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The New Reality of the Mid-Level

One of the service lines that Creative Healthcare Solutions offers our clients is talent acquisition, and we can concede that’s usually industry speak for “help me locate a physician.” It’s this service line, maybe more than the others, that gives us some of the best pulse readings on the industry, because it’s changing in fundamental ways.

It will come as news to no one who’s been paying attention that there is a doctor shortage in North America. Some of this has been covered by making it easier to recruit and onboard H1/J1 docs; but really – the answer has been found in mid-level providers. There is virtually no scenario, whether it’s within a health system, a two-doc-shop, or a house call group, where healthcare providers are not beginning to staff mid-levels to physicians 2-1. Again, for those who have been keeping up, this is not news.

It does provide prelude to a real issue that could be hitting the house call sector of health delivery – the autonomy of the mid-level. Seeing as how this is a growing service line, it will continue to be an issue. Most guidelines for mid-levels were developed for a facility setting; a controlled setting where the mid-level and supervising physician (SP) were in the same geographic area for most of their time.

But what about when the SP and the mid-level are not in the same geographic area? If it’s a campus issue, they can usually utilize telemedicine to mitigate this. But that becomes very difficult in the domicile of the homebound patient, most of whom live in less-than-desirable conditions and definitely ones that do not facilitate a wifi signal.

Most Boards of Nursing (BON) haven’t developed guidelines for utilizing mid-levels for house calls. We’ve worked with a few, and the best response we can get is “just do your best.” Not the most comforting advice when audits are becoming the national sport of health care … for instance, most BON guidelines state that the SP must have a “meaningful relationship” with the patient. What qualifies that? Chart review? Visits more than every six months? Teleconferencing? It becomes very tricky to balance the regulations with the practicalities of running a practice.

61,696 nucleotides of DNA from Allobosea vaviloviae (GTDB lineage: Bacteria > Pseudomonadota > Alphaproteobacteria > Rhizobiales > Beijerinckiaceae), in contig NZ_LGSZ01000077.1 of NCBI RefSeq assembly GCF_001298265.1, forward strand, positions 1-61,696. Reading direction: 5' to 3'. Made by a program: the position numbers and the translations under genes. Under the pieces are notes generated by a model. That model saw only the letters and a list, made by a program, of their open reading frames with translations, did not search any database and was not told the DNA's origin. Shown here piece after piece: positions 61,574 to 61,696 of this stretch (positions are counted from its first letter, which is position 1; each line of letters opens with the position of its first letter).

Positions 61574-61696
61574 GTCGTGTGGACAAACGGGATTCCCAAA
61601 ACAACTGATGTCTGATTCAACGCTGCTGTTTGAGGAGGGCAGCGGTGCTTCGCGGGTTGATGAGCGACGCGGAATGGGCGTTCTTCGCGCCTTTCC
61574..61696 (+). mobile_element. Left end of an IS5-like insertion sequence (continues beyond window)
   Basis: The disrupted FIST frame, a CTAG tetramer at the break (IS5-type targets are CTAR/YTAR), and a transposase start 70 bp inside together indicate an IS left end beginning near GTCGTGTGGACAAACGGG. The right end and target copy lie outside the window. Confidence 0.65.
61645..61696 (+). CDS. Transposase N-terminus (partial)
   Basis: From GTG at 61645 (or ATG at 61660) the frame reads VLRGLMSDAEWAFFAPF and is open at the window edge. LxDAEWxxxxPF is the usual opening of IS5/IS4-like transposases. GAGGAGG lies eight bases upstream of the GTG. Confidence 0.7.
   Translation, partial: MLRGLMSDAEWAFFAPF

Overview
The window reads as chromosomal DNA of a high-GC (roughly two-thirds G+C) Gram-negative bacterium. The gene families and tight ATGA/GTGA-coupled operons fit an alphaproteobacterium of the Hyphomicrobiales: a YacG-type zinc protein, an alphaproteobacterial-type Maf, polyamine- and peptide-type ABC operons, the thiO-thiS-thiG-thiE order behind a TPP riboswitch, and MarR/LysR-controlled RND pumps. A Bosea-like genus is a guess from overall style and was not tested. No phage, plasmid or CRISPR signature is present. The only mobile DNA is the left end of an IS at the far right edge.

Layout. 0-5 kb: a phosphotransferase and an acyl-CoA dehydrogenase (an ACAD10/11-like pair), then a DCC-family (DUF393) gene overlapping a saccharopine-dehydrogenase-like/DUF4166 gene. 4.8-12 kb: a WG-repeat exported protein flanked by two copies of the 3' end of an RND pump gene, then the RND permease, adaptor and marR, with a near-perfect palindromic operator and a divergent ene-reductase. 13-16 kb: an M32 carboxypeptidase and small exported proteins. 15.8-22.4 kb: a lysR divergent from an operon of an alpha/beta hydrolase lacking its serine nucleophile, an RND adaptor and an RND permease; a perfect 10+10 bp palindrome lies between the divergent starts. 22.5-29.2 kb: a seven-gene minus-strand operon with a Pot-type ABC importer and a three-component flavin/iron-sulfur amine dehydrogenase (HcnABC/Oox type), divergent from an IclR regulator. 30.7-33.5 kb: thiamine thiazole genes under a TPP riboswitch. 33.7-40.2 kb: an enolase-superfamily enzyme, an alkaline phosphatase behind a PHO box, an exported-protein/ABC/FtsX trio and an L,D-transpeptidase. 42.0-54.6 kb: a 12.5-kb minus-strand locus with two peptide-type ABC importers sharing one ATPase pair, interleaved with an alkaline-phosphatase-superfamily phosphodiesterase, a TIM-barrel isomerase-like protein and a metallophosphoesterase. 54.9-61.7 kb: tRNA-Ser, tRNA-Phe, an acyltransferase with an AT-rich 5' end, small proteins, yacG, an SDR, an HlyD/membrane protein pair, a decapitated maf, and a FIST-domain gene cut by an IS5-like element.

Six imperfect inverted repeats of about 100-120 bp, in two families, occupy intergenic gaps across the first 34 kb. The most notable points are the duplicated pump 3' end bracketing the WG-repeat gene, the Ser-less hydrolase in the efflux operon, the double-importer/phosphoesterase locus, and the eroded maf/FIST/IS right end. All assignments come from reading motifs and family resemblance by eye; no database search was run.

Perhaps the biggest obstacle facing the house call component is paperwork oversight. Currently, the two most important pieces of paperwork to a home health agency are the Plan of Care (also known as a Medicare 485 form) and the Face-To-Face evaluation form that accompanies a new patient (or re-certified patient). It’s these two forms that get the home health agency reimbursed. It’s for good reason that a provider needs to sign off on it – it creates a checks and balances system to confirm that the HHA in question is not running up tabs for unneeded services. But a mid-level cannot sign off on either of these documents.

There is absolutely zero reason why this should be the case. It actually hurts the home health agencies, because it creates a delay in patients getting scheduled and paperwork being returned. The mid-level is usually in contact with the patient the most – trusted with most of their clinical oversight – yet not trusted to sign a piece of paper confirming their work. If they have a proper scope of care agreement, and their SP is diligent about chart review, there is very minimal risk for granting the mid-level this responsibility.

As we continue our national debate on healthcare and how best to care for our patients, we also need to look at the central component of this: providers. How do you utilize them? How can we help them? And how do we keep them from being stretched too thin? Giving mid-levels a little more autonomy is a step in the right direction.

Some things to think about,

Stephen